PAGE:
Alzheimer's disease clinical trials expanded, expeditedSeptember 20, 2001
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As part of intensifying efforts to expand and expedite the search for Alzheimer's disease (AD) treatments, the National Institute on Aging (NIA) has awarded $54 million to support the Alzheimer's Disease Cooperative Study (ADCS), a national consortium of medical research centers and clinics. The network of 83 sites in the U.S. and Canada, coordinated by the University of California, San Diego (UCSD), will develop improved diagnostic tools and test a variety of drugs to slow down the progression of AD or prevent the disease altogether.
The consortium was first organized in 1991 under a cooperative agreement between NIA, part of the National Institutes of Health, and UCSD. During its first decade, the ADCS put in place an infrastructure of leading researchers to carry out clinical trials for promising new therapies for AD, developed new and more reliable ways to evaluate patients enrolled in these and other studies, and initiated a number of clinical trials. This next 5-year award will allow that work to continue and will move AD treatment research in new directions, including the study of a cholesterol-lowering statin drug, an antioxidant, and a high-dose vitamin regimen. The ADCS will also develop evaluation tools for AD prevention research.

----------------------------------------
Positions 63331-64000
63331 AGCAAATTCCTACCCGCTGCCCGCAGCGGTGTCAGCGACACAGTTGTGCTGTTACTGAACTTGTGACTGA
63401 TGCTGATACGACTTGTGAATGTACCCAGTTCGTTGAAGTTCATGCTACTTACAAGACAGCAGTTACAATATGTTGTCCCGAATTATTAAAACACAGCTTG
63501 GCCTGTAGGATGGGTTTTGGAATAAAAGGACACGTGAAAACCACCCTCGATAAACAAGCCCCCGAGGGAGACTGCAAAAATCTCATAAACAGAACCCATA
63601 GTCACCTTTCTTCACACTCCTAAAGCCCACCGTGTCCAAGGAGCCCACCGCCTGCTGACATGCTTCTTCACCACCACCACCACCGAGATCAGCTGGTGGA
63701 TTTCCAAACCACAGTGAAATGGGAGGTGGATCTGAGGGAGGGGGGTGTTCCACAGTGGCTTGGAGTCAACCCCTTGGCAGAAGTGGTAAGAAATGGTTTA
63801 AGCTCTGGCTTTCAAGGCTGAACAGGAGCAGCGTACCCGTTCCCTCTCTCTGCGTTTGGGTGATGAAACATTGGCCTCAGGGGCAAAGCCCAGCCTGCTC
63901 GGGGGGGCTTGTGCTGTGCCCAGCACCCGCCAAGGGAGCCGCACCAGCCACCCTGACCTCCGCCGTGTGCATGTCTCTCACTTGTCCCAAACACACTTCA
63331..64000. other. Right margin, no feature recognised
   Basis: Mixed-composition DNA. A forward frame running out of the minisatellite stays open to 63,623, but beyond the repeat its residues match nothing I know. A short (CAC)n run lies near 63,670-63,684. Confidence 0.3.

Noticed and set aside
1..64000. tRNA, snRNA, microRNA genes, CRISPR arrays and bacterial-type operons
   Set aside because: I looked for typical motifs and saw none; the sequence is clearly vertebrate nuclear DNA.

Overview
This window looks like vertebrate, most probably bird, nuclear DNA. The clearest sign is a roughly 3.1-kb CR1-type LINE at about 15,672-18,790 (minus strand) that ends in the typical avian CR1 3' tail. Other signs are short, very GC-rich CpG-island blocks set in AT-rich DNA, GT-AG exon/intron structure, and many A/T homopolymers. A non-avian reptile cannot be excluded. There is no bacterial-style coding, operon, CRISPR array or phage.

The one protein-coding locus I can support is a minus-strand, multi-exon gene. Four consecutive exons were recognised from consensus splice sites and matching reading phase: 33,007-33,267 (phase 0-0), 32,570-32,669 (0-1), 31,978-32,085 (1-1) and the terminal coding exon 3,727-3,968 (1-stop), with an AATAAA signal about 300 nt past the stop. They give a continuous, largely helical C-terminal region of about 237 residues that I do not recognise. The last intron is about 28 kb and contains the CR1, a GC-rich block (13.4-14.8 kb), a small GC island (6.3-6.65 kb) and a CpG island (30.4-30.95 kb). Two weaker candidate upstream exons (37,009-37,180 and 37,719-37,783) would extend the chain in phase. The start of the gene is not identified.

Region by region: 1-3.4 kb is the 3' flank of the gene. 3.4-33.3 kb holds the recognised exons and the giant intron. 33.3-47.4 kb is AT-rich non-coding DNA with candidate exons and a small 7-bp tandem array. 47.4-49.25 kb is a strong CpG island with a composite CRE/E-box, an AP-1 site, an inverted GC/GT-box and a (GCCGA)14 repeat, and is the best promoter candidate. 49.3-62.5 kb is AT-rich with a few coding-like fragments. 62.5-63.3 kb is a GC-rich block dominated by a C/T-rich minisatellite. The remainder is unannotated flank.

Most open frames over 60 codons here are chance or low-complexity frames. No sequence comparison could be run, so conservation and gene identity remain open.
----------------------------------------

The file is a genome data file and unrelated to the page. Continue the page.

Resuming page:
"Basic and epidemiological studies over just the past few years have given us important clues about compounds that might prove more effective against AD," says Neil Buckholtz, Ph.D., chief of the Dementias of Aging Branch at the NIA and project officer for the ADCS. "This award will help us test out a number of these possibilities quickly and reliably so that we can give clinicians, patients, and families new weapons in the fight against Alzheimer's disease." A degenerative disorder of the brain, AD is a devastating disease that robs its victims of memory and causes cognitive failure, leading to total dependence and, ultimately, death. It is estimated that as many as 4 million Americans suffer from AD.
Leon Thal, M.D., chair of the Department of Neurosciences at the UCSD School of Medicine and principal investigator of the ADCS, notes that some 2,500 people have participated in 13 ADCS research studies over the past decade. Their contribution, he says, has greatly informed medical practice, as ADCS findings over the past few years have suggested what may – and what may not – work against the disease. Previous ADCS studies have looked at the use of vitamin E, the anti-Parkinson's disease drug selegiline, and estrogen, among other drugs.
Several studies are continuing or are being initiated in the 5-year effort. These include:
- Vitamin E and donepezil – This ongoing prevention trial, begun in 1999, examines whether vitamin E, an antioxidant, or donepezil, an agent that slows the breakdown of the neurotransmitter acetylcholine, may keep patients with Mild Cognitive Impairment from "converting" to AD. Some 700 patients are participating.